I first realized that academic publishing was going to be transformed by consumer media in January of 1994, when I stumbled on the Mosaic browser (progenitor to Netscape), then 3-4 months old, with its promise of making entirely new categories of information available directly to end-users. I was sitting at Encyclopaedia Britannica at the time, where we already had an Internet version of the encyclopedia in the works, but that version was being built for the library market. With Mosaic we pivoted and developed a consumer version, Britannica Online, which launched in October 1994. From that point on, or so it seemed to me, it was best to take one’s bearings from the likes of Yahoo! and GeoCities, later Amazon, AOL, ICQ, and countless others, until we come to the present age, which is dominated by the still-thriving Amazon, Google, Facebook, and Apple. The fact that some of these companies are no longer with us or are in conspicuous decline is beside the point, as we can learn from both the living and the dead. Do you want to develop a journal on the medical use of nanomaterials? How would Google do it?
I write as someone who is ambivalent about the content of consumer media, and on this score I imagine I have some spiritual bedfellows among the readers of the Scholarly Kitchen. But the form of consumer media — its shape, its flow — is another thing. Scholarly publishers did not realize that they would have to develop products and services for consumer media until they held an iPhone in their hands; librarians safely went about their business of cataloguing and acquiring various indexes to their catalogues, but then Google came along and changed the discovery of academic materials forever. No matter that Google makes much of its money from advertisements for products like hair pieces and sexual ointments, though I suppose there is some science behind those products, too.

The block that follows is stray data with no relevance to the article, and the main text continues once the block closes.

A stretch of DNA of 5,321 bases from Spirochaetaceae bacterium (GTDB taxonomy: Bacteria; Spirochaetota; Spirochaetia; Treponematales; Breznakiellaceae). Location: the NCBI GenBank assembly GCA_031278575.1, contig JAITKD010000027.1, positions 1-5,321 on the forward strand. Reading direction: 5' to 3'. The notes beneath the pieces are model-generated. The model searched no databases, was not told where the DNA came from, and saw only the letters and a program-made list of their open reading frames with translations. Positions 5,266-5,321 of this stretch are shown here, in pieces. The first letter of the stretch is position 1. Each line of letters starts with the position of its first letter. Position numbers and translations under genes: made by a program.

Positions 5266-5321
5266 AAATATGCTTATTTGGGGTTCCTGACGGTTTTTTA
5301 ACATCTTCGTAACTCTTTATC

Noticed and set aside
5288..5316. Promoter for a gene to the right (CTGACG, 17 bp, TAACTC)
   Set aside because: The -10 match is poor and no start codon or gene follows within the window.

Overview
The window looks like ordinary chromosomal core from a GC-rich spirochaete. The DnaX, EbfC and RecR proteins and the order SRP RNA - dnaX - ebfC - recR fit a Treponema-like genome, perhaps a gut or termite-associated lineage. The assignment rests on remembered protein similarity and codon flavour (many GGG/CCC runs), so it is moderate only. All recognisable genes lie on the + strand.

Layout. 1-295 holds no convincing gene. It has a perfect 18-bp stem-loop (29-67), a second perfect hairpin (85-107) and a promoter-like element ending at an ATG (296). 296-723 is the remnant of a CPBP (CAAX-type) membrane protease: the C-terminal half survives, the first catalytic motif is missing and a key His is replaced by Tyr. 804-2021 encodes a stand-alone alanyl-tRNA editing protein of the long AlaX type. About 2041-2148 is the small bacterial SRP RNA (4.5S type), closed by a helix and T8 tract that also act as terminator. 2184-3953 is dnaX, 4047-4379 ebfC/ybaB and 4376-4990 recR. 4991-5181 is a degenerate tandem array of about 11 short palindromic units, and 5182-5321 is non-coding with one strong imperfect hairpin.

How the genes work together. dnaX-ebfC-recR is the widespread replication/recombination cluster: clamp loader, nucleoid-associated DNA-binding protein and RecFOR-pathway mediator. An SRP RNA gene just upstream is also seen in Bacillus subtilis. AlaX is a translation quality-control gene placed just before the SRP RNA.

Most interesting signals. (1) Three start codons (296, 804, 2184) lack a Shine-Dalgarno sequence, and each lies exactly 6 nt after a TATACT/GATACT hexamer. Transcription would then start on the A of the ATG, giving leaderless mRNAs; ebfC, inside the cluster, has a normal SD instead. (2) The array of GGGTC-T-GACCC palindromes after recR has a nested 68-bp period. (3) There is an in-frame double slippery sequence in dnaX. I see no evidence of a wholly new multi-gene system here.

Which brings us to House of Cards. Netflix has underwritten a new version of this multi-episode video (I don’t dare call it a TV show any more). The original version, starring Ian Richardson, was set in Britain; the new version has moved to corrupt Washington. Of course the “original” of the original is Richard III with a graft of Macbeth, but who’s counting? The new version (that is, the new new version) has adapted to the emerging habits of video viewers, who, instead of swallowing one episode per week, now routinely sit down on a Sunday and sit through 12 consecutive hours of their favorite show. This is something new, and it bears watching (in both senses).
For readers who don’t want to put 12 hours into this, I recommend the excellent piece in the New York Times, which describes the phenomenon well. Most important to me are the comments of people in the film/TV/video business about how the new viewing habits change the nature of the content itself. Shades of Marshall McLuhan! The medium really is the message. With people watching long works in a single sitting, there is less reason to shape each episode as a piece complete in itself. But perhaps most intriguing is that this emergent behavior takes all we have been hearing about shortened attention spans and throws it out the window. You could make quite a dent in “War and Peace” in 12 hours. Anyone up for the unabridged version of “Clarissa”? One producer remarked that people are now watching TV the way they read a novel. A novel? I thought the novel was dead, replaced by short, highly interactive multimedia with a game element.
Consumer media tell us that content evolves to fit its containers, that compelling content can break the time barrier (buck up, monograph publishers), that it is consumed in new venues (large-screen TVs, tablets, mobile phones), and that it is entirely unpredictable. It also tells us that the producers of content must look beyond the boundaries of the institutional market (the Mosaic example) to develop direct connections to end-users, a phenomenon I call library bypass. Consumer media are also developing their own form of altmetrics now that content is not exclusively measured by how many people tune in at 8:00 pm.
And so we in scholarly communications sit here with our wretched PDFs, which we download and print out before reading. A PDF is modelled on the printed page. For all the talk of digital libraries and digital this and that, we have barely begun to catch up with how we experience content in our non-professional lives.